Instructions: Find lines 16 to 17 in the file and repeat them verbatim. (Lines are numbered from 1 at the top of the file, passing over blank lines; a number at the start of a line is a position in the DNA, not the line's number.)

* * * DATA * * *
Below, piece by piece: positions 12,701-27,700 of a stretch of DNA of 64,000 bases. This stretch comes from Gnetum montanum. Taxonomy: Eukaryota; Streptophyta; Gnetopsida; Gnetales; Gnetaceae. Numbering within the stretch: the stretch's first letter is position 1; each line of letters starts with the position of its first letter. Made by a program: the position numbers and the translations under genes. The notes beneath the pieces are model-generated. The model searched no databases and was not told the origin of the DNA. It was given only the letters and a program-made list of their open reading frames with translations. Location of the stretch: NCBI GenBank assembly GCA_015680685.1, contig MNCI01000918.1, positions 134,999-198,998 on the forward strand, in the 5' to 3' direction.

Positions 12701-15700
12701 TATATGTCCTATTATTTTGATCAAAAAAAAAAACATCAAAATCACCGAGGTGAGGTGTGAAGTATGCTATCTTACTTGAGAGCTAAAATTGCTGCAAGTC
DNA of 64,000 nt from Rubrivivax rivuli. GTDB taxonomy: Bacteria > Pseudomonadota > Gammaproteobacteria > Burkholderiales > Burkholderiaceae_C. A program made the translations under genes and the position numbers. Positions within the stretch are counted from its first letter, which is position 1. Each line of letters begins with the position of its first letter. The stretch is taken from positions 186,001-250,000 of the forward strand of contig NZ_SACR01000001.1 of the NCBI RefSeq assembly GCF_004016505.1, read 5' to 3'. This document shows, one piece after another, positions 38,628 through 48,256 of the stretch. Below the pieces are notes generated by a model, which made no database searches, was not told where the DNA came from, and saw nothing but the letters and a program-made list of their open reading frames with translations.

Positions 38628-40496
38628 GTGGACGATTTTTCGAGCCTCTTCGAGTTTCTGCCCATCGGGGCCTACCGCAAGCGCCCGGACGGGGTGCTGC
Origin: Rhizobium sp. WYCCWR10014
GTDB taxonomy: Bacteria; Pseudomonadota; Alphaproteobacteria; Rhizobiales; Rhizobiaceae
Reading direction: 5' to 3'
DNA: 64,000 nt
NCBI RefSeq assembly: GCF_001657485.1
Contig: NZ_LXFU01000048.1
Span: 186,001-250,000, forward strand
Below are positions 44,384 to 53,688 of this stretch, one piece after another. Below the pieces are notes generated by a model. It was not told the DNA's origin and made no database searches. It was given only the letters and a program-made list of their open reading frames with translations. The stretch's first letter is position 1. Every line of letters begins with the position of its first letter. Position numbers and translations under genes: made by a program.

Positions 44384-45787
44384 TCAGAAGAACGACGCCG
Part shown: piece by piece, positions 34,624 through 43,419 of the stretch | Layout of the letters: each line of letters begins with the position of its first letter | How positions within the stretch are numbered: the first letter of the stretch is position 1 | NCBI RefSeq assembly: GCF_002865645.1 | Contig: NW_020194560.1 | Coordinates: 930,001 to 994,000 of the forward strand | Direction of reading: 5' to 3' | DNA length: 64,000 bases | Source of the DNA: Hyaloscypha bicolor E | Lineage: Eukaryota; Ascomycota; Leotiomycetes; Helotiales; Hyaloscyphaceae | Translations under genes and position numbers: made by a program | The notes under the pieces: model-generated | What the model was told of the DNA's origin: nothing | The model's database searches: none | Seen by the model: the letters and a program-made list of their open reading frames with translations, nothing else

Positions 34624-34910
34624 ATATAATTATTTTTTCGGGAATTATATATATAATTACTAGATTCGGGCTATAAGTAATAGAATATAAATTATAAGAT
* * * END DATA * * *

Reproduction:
44384 TCAGAAGAACGACGCCG
Part shown: piece by piece, positions 34,624 through 43,419 of the stretch | Layout of the letters: each line of letters begins with the position of its first letter | How positions within the stretch are numbered: the first letter of the stretch is position 1 | NCBI RefSeq assembly: GCF_002865645.1 | Contig: NW_020194560.1 | Coordinates: 930,001 to 994,000 of the forward strand | Direction of reading: 5' to 3' | DNA length: 64,000 bases | Source of the DNA: Hyaloscypha bicolor E | Lineage: Eukaryota; Ascomycota; Leotiomycetes; Helotiales; Hyaloscyphaceae | Translations under genes and position numbers: made by a program | The notes under the pieces: model-generated | What the model was told of the DNA's origin: nothing | The model's database searches: none | Seen by the model: the letters and a program-made list of their open reading frames with translations, nothing else